Chinese Women: Stars in the Sisters of Charity

One of the exciting pages of my community’s history is the welcoming of Chinese women as members to the community a generation ago. During this current time of roiling prejudice against Asians in America, I immediately thought of the contributions of Asian and Pacific Islanders to our American culture. So, let’s acknowledge our daily American benefits from this talented, kind and winsome people. We are healed by Asian-American doctors, taught by Asian-American professors, counseled by Asian-American financiers, fed by Asian-American restaurateurs. Asians helped build our city infrastructures as engineers and venture capitalists. On and on it goes. And, yes, Asian-Americans have cleaned our hotels and public buildings and schools. In short, Asian-Americans have helped us build a stronger America!

And, in my community, Chinese-American Sisters helped build healing and compassionate ministries to the marginalized. How did this start?

In 1928, six American sisters were sent to China from Cincinnati—probably from listening to the Holy Spirit and feeling the call to go beyond America – because this is what Sisters of Charity do – pray and discern and act. Six American sisters arrived in Wuchang, 750 miles up the Yangtze River from Shanghai. They immediately set about building a hospital and dispensary. They cared for the aged and orphans. They started a school for young children and a training program for nurses. (I cannot imagine they became fluent in the Chinese language, but they succeeded.)

By the 1930s young Chinese women began asking to join the Sisters and so a novitiate was opened and it flourished. The Sisters worked through the Japanese invasion of World War II and the Chinese Civil War but were forced to leave in 1949 when communism took over. The Chinese Sisters were commanded to leave their parents and families if they practiced their ministries. Several started leaving for America in 1949 never to see their families again.

Sister Rose Cheng is the lone survivor of seven Sisters who came to Cincinnati. She had entered the community in 1946 in China and arrived in America in 1948 to begin her life as a Sister of Charity of Cincinnati. Now get this: After several years of working in Cincinnati and New Mexico, she became a missionary to Peru and a medical practitioner after that for three years in Vietnam before retiring in 1994!! And then she came out of retirement to help immigrants at the U.S. border in restorative Eastern health benefits! Later, she applied Eastern methods to restorative foot health care at our infirmary in Cincinnati. All our Chinese Sisters were nurses, pathologists, hospital pastoral ministers, and technicians. They did this under the strain of an unfamiliar language and American customs. They went out west to minister in hospitals in Colorado and New Mexico in addition to Cincinnati, Dayton, and Michigan. The hospital ministry of my community would have been less rich without these remarkable women. In their retirements, they shared their remarkable gifts of Chinese arts and crafts which we sold in our gift shop or presented to friends as gifts.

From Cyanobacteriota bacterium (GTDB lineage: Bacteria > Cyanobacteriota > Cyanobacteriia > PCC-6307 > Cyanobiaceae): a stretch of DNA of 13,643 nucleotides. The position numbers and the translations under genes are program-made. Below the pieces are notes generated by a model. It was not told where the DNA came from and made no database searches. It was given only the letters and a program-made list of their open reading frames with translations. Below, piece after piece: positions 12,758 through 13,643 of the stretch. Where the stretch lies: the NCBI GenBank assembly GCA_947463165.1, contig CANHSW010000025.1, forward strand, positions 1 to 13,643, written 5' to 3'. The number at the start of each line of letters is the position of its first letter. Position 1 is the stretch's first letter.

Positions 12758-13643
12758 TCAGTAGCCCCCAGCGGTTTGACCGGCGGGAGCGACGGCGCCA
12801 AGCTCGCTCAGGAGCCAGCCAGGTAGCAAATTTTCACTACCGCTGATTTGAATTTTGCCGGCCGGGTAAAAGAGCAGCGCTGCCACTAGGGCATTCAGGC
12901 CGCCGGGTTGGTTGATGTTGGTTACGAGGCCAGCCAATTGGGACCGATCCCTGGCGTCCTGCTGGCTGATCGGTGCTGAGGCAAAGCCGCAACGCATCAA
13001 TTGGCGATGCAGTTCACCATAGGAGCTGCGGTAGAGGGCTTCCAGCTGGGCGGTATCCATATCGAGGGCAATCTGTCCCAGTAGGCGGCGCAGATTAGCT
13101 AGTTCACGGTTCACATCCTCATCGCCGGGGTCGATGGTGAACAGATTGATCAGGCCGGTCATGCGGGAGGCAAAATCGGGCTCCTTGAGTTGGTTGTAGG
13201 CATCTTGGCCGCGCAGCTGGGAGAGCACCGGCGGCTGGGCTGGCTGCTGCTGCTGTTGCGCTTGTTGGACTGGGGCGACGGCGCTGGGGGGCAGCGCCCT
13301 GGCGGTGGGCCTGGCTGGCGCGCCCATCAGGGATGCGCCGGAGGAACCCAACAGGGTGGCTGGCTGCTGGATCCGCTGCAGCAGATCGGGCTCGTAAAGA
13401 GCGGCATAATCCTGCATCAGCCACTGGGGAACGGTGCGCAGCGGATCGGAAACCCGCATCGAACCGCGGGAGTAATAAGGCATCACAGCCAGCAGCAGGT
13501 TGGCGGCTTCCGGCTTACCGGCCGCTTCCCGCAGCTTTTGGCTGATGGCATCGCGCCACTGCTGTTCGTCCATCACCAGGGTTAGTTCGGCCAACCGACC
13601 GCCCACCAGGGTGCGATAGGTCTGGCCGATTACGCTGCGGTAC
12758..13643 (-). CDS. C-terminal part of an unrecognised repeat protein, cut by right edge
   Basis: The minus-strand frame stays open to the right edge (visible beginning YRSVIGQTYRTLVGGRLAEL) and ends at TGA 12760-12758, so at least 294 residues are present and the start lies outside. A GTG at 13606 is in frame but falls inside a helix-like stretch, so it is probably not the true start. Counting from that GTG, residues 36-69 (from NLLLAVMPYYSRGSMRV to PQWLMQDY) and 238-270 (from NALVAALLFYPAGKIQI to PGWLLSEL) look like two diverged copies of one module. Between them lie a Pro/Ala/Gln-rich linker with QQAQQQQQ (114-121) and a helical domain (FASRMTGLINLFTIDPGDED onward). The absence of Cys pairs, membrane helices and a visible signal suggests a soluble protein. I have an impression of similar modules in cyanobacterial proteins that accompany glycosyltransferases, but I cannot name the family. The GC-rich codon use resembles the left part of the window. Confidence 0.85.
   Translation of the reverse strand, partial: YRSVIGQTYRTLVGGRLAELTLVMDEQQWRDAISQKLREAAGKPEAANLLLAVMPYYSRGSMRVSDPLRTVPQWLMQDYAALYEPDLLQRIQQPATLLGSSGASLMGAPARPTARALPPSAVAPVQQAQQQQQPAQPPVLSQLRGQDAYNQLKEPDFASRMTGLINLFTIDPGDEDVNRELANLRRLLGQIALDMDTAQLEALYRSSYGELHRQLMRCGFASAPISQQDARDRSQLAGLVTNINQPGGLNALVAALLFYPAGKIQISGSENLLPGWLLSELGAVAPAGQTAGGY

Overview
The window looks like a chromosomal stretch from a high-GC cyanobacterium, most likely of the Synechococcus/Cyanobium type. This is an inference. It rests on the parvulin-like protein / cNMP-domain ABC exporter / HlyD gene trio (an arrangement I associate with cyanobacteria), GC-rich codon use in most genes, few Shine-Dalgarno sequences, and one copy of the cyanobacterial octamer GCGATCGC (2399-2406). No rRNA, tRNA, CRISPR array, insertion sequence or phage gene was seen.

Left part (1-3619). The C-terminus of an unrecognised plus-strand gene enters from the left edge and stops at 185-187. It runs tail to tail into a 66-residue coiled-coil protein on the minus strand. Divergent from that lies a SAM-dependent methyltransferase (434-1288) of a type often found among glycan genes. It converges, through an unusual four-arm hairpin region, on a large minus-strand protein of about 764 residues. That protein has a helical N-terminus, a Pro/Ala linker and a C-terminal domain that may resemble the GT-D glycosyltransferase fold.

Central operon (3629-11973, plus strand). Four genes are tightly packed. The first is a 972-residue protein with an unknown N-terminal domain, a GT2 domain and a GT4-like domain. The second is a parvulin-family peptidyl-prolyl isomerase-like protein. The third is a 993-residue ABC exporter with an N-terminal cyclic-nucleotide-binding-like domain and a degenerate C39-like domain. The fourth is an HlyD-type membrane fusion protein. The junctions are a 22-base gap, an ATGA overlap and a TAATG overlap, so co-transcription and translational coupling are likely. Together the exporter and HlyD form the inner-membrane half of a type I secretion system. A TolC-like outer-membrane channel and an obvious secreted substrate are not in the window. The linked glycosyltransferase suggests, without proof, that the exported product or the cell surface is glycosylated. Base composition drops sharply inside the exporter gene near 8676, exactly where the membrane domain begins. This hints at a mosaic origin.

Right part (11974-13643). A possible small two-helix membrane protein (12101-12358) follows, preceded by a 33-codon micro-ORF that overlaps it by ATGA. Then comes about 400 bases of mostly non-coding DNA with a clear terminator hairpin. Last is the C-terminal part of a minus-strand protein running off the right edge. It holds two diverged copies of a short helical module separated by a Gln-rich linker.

Reflection

Americans are facing a reality check about the tide of migration. Anthropologists have long taught and written that migration is a fact of evolution. We are a perfect example of this: Most Americans came from the tidal waves of ships bearing different races and nationalities; some of us are the result of ancestors who walked through northern lands or sailed through foreign lands just to reach the place of promise and new life. Like the change in continents of the early Middle Ages and earlier, America is changing quickly and significantly in its ethnic populations.   

The world is in a flux of welcoming and settling the foreigner who is not a foreigner once he or she reaches our shores. We, too, were foreigners to Native Americans. Think about that. Hard and long. We, too, were foreigners. Like our Chinese Sisters who ministered to thousands of people adrift in poor health, or in need of comfort and love. I thank God these women were there to offer this.

(The information above can be found on the Sisters of Charity of Cincinnati website: www.srcharitycinti.org)

Think about our responsibility to the person who comes to us for refuge. Pray that we as a nation can be open to the world knocking at our door.

Reflect on: Lev.19:33-34; Deut.10:18-20; Heb.13:2. These are only a few of the many scriptural commandments to accept the person seeking refuge among us. 

I’m praying for all of you, my friends and my Anonymous Angels. I am so blest to know you.

2 thoughts on “Chinese Women: Stars in the Sisters of Charity

Add yours

  1. Mary Ann, thank you for blogging about our Chinese heritage Sisters. I loved how you wrote sometimes in first person, owning the relationship with these wonderful women. As young sisters we worked closely with many of them, including those who have already gone to heaven. Unique, wonderful women!
    Love you, too, a unique, wonderful woman!
    Your sister, Noreen Ellison SC

    Like

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